Both MacOS and Windows have built-in calibration tools to help guide you step-by-step through the process, which is particularly helpful if you are new to monitor calibration. The free tools should be the first stop if you’re merely a casual image junkie or working on a tight budget. They are extremely handy, quick, and easy to locate within your operating system. Keep in mind that the adjustments will be limited by the display type and model, though.
The assorted terms — gamma, white point, etc. — may seem a bit daunting at first glance, but each utility provides a relatively simple explanation of what they all mean. Realistically, you don’t need to know the ins and outs of the jargon to calibrate your monitor.
Windows display calibration tool
In Windows 10, the calibration tool can be found by opening the “Settings” app.
Step 1: From within the Settings menu, Click the “System” selection in the main menu, then pick “Display.”
Step 2: Once you have Display open, scroll to the bottom and click “Advanced Display Settings.”
Step 3: Scroll down. Under the “Color Settings” header, you will find a link called “Color calibration.” Click it. You can also open the tool by typing “calibrate” in the Cortana search box and select “Calibrate display color” from the results.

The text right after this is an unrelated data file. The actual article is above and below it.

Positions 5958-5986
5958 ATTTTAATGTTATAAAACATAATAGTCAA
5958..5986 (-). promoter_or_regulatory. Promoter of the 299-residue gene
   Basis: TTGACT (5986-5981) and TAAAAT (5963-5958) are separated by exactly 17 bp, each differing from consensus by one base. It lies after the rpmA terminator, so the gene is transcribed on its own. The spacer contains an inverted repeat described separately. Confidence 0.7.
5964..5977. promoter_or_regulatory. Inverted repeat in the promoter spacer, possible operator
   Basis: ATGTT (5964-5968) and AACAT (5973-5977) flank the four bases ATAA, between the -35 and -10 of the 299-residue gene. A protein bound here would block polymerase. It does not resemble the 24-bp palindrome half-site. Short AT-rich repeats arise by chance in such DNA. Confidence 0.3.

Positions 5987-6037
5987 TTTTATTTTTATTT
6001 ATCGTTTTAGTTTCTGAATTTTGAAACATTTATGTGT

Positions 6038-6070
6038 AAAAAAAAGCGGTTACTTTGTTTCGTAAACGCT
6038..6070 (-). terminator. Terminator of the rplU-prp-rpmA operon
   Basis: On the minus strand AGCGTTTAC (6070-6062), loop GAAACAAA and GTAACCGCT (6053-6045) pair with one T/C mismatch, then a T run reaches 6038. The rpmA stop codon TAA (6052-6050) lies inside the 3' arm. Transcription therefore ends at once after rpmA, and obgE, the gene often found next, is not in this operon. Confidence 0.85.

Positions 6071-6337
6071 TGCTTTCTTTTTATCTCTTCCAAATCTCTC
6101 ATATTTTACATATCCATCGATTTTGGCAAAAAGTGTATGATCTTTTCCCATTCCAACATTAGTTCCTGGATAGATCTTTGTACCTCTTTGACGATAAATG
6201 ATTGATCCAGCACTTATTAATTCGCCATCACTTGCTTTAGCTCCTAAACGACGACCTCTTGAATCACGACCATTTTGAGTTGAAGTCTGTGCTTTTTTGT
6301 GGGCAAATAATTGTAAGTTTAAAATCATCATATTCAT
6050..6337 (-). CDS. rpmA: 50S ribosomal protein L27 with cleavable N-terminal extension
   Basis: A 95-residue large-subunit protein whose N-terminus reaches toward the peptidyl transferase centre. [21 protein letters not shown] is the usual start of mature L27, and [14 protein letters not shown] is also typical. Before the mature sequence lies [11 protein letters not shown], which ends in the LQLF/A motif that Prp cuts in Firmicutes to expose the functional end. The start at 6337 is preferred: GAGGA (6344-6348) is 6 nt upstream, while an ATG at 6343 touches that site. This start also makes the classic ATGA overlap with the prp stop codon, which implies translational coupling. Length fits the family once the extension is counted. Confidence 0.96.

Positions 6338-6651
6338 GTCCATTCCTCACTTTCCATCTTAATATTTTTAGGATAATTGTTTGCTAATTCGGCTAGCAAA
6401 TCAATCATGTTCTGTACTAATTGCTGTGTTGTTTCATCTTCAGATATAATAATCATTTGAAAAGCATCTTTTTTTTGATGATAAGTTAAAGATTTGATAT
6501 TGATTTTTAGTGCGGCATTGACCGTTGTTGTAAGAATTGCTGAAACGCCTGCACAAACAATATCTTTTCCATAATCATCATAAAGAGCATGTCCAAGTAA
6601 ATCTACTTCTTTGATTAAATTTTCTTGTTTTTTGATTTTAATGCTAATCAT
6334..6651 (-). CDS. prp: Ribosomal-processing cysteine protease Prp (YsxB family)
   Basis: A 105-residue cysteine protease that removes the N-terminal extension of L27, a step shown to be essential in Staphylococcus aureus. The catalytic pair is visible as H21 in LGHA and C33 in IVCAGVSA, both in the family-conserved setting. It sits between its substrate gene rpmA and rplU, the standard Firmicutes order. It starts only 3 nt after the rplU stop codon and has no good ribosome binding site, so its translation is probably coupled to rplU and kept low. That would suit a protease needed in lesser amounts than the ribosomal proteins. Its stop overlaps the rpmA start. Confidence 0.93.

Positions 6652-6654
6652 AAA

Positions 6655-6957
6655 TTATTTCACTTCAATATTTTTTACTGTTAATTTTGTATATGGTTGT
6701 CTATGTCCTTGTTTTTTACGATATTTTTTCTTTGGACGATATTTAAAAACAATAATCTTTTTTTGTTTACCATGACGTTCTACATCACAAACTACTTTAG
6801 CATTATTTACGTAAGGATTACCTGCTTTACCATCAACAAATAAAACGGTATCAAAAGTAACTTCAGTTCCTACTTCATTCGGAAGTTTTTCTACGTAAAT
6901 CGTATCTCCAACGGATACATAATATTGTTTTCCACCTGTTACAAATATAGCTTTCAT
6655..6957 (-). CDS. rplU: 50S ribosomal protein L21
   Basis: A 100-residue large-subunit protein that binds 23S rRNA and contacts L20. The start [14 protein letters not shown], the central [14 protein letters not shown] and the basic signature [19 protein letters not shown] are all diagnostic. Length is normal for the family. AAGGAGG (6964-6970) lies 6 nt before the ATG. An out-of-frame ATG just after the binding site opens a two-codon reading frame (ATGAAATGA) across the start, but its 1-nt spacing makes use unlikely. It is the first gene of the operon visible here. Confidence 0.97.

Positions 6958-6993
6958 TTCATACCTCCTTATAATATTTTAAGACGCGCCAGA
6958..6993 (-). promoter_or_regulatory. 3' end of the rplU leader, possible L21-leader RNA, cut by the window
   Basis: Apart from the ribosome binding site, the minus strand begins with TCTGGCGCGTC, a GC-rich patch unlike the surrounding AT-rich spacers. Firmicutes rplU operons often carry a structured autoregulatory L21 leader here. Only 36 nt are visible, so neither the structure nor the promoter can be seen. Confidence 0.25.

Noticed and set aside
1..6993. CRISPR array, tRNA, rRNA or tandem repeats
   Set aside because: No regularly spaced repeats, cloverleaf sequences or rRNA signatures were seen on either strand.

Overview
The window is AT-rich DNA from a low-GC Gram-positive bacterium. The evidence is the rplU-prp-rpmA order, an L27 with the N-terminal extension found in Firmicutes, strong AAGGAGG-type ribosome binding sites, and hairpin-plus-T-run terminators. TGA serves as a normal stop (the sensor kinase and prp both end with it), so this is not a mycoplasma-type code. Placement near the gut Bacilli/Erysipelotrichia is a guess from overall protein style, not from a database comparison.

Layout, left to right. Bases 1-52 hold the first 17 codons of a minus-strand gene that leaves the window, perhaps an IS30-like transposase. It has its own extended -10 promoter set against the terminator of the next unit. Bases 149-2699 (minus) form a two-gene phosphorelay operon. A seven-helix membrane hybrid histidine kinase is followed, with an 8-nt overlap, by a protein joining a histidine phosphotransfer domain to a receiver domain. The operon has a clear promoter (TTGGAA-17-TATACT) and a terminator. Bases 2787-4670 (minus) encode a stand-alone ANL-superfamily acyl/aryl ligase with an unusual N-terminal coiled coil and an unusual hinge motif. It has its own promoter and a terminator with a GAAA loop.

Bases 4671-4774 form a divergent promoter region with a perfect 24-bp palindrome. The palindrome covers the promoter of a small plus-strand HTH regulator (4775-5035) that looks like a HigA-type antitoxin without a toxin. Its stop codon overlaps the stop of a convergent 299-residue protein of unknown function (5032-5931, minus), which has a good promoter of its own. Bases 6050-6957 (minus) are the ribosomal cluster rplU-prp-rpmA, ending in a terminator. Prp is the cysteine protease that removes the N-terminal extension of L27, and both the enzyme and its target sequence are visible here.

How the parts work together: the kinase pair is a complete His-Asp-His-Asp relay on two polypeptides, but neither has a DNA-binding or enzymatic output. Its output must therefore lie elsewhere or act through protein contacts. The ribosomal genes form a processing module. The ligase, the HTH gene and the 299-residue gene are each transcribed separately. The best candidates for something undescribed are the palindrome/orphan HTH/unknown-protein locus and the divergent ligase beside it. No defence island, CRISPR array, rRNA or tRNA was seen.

In older versions of Windows, you can find the Color Calibration utility in the Display section of the Control Panel, which is listed under “Appearance and Personalization.” Alternatively, as in Windows 10, you can usually open the utility with a Windows Search. Just enter “color calibration” in the search bar, and it should appear as the first result.
Step 4: Now that you are in the calibration tool, follow the on-screen instructions to choose your display’s gamma, brightness, contrast, and color balance settings.
A sample image for you to match will accompany many of the settings. Simply make adjustments to mimic the sample as close as possible.
Step 5: Once the calibration wizard is complete, make sure to choose the “current calibration,” or return to the previous calibration if you are unsatisfied with the results.